I'm reading a book called Modern Antiquities for the Table. Leaving behind the obvious oxymoron in the title, it's a very good book for anyone who's interested in looking at beautiful tables settings, serving pieces and furnishings from 1900 through the modern era.
But it's also a great reminder about how intertwined everything is in life. Yeah, I know, leave it to the crazy blogger to find a Zen lesson in a book about dishes.
But trust me, it's there. Let me explain...
Around the turn of the 20th century, the U.S. experienced a period of unprecedented wealth. More millionaires were created then than ever before, and (adjusting for inflation), ever since. The cities of Europe were a cultural magnet for the world's greatest contemporary poets, writers, artists and thinkers. The result was an American population far more able to travel to (and even beyond) Europe ever before, and a culture of art in Europe which both mined the depths of classical design and broke free from the past to create ideas and designs all their own. And this combination determined what dishes someone in Salt Lake City, Utah registers for today when they select their fine china.
You see, the decisions made back then by the Vanderbilts and the Smythes and the rest of western society back then determined what we think of as an acceptable look for fine china today. What they accepted and what they rejected and even what they just plain missed, set the standard. They defined the colors and shapes and textures and images that are still looked at today as fine china. And their decisions were based on what designs from previous eras survived...
The hand-drawn shapes from a 4th century Chinese craftsman. The stonework of an early Egyptian mason. The jewelry created by a 16th century Russian peasant. The weaving designs of a rural Indian woman. Each bit and piece pulled out and repeated and refined and altered and combined by the artists and designers of late 19th and early 20th century.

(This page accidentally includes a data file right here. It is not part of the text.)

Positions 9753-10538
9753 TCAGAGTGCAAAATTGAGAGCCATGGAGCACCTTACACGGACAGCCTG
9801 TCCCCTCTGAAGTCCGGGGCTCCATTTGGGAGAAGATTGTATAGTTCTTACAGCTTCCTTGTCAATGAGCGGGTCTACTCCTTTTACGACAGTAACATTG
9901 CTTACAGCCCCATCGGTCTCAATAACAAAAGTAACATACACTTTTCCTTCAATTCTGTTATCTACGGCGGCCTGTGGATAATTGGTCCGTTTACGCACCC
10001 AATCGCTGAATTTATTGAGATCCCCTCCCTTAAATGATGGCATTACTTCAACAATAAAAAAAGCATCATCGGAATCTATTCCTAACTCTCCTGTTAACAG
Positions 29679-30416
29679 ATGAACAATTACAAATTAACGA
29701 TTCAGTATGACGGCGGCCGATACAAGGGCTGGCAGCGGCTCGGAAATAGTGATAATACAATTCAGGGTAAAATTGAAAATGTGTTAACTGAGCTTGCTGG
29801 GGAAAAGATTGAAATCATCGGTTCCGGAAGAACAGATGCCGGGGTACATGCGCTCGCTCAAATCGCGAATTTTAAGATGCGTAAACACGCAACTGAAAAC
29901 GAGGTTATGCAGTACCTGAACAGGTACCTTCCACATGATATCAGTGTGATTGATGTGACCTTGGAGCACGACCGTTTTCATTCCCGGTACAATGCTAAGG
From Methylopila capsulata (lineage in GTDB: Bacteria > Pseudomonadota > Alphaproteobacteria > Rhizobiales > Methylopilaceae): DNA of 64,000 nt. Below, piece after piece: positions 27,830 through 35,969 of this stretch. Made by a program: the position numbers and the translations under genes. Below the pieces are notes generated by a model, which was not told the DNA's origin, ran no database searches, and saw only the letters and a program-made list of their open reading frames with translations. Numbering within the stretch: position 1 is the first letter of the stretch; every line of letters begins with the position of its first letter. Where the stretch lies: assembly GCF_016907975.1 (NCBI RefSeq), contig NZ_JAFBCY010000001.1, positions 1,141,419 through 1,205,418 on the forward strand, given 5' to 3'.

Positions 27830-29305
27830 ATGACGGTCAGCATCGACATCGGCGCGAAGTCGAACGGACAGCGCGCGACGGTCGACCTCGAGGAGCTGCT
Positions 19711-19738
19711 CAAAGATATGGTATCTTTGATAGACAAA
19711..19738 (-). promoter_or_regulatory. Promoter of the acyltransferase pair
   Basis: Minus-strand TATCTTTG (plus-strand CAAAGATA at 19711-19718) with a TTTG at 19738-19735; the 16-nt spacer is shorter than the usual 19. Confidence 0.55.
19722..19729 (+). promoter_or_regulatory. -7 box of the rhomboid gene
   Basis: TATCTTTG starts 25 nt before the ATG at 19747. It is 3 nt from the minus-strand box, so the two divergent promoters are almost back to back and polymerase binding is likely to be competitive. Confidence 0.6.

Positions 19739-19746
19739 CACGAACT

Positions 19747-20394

In this melting pot of inspiration, the artists influenced the architects who influenced the travelers who influenced the artists who influenced the potters who influenced the furniture makers who influenced the architects, and so on in a web of interaction that stretched over several continents and countless years to make the choices for the future Mr. and Mrs. Petersen in a Rocky Mountain city in 2007.
So even in something as simple as the choice of a plate, we are carrying forth the web of influence from places we may never have been and people we certainly have never met, and artists whose names may be lost for all time.
As I read about how inventions and innovations such as luxury steamship travel and agricultural trends and the economy and influxes of immigrants and changes in industrial standards and wars and truces with various countries affected what sits on our tables, I could not help but be amazed at the complexity of it all. Like a carefully choreographed dance, each seemingly unrelated factor shaped the choices made in dining rooms and kitchens nationwide.
This book is just about tables and dishes and flatware and such. But the same complexity pulls the strings on almost every aspect of our daily lives, as we go about our business, completely unaware of the web that surrounds us all